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    In a flashback, I would recommend taking an implicit approach rather than an explicit one. After all, what really matters about the abuse is the damage it does and the terror it provokes in the victim. The specifics of the physical actions will vary greatly from case to case, but the effect is the main thing. And you can do a lot with an implicit approach. The manner in which the abuser interacts with the victim in public, the reactions of the victim to the abuser, all of these things can get the message across quite effectively. If done well, the reader will fill in the details themselves, and often they will do so in ways you would never wish to put on paper anyway.
     
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  14. chicagoliz
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    chicagoliz Contributing Member Contributor

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    Totally agree, Mickaneso. Oh and BTW - you should totally read those three books. As always, they are better than the film (even though the film was pretty good.) It is such a shame Larsson died before he could complete his envisioned 10 books.
     
  15. mickaneso
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    mickaneso Member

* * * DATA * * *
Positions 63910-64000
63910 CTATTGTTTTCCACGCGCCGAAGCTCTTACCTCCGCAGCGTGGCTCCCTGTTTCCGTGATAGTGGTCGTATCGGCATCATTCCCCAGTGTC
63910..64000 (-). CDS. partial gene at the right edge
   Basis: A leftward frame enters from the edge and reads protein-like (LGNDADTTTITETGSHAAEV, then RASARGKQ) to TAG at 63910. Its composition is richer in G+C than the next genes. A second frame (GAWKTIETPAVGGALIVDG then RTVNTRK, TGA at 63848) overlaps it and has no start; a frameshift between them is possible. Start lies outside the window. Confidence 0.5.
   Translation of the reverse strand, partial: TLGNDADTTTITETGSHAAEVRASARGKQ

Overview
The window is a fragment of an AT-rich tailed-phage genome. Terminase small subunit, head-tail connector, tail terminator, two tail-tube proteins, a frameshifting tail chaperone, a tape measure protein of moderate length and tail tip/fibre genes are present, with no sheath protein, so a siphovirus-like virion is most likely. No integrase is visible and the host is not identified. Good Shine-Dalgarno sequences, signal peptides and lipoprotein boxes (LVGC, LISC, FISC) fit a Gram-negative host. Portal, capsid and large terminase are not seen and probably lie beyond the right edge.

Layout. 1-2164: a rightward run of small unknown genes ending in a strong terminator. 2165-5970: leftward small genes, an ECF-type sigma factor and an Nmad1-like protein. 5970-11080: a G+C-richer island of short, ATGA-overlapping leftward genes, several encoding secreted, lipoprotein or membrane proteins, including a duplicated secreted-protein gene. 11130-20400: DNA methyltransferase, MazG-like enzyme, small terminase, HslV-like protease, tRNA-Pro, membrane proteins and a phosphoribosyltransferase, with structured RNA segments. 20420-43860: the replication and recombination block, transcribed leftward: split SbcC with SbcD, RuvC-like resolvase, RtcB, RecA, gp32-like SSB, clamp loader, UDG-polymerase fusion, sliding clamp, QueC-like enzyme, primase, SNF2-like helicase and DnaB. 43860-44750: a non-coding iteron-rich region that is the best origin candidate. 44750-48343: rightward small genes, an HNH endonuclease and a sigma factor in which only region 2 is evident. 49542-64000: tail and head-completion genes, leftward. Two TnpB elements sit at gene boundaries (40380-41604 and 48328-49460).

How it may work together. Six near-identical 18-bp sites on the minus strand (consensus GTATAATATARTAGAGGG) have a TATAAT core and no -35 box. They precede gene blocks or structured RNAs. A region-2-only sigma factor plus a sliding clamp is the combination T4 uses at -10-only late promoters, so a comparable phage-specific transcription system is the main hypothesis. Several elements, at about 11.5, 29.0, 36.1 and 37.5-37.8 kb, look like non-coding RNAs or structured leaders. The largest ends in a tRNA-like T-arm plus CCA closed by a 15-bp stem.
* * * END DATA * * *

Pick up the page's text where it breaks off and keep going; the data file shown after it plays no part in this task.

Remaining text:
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    I'm reading the last book in a series at the minute then planning on some writing/grammar help books (because I actually haven't even had the idea to read any before!!) but I might check them out after that. Never realised that the author had died through the series, a shame.
     
  16. Warde
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    Warde Member

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    Thank you very much for pointing this out. For some reason, I had been focusing on flashbacks in terms of looking back at the actual incidences of abuse. I think you are right that it could be much more effectively done by flashing back to different moments in that same time period. I feel like this would combine well with hints in her present behavior to give an accurate idea of events to the reader without going into what happened too explicitly. Alright, time to actually write it!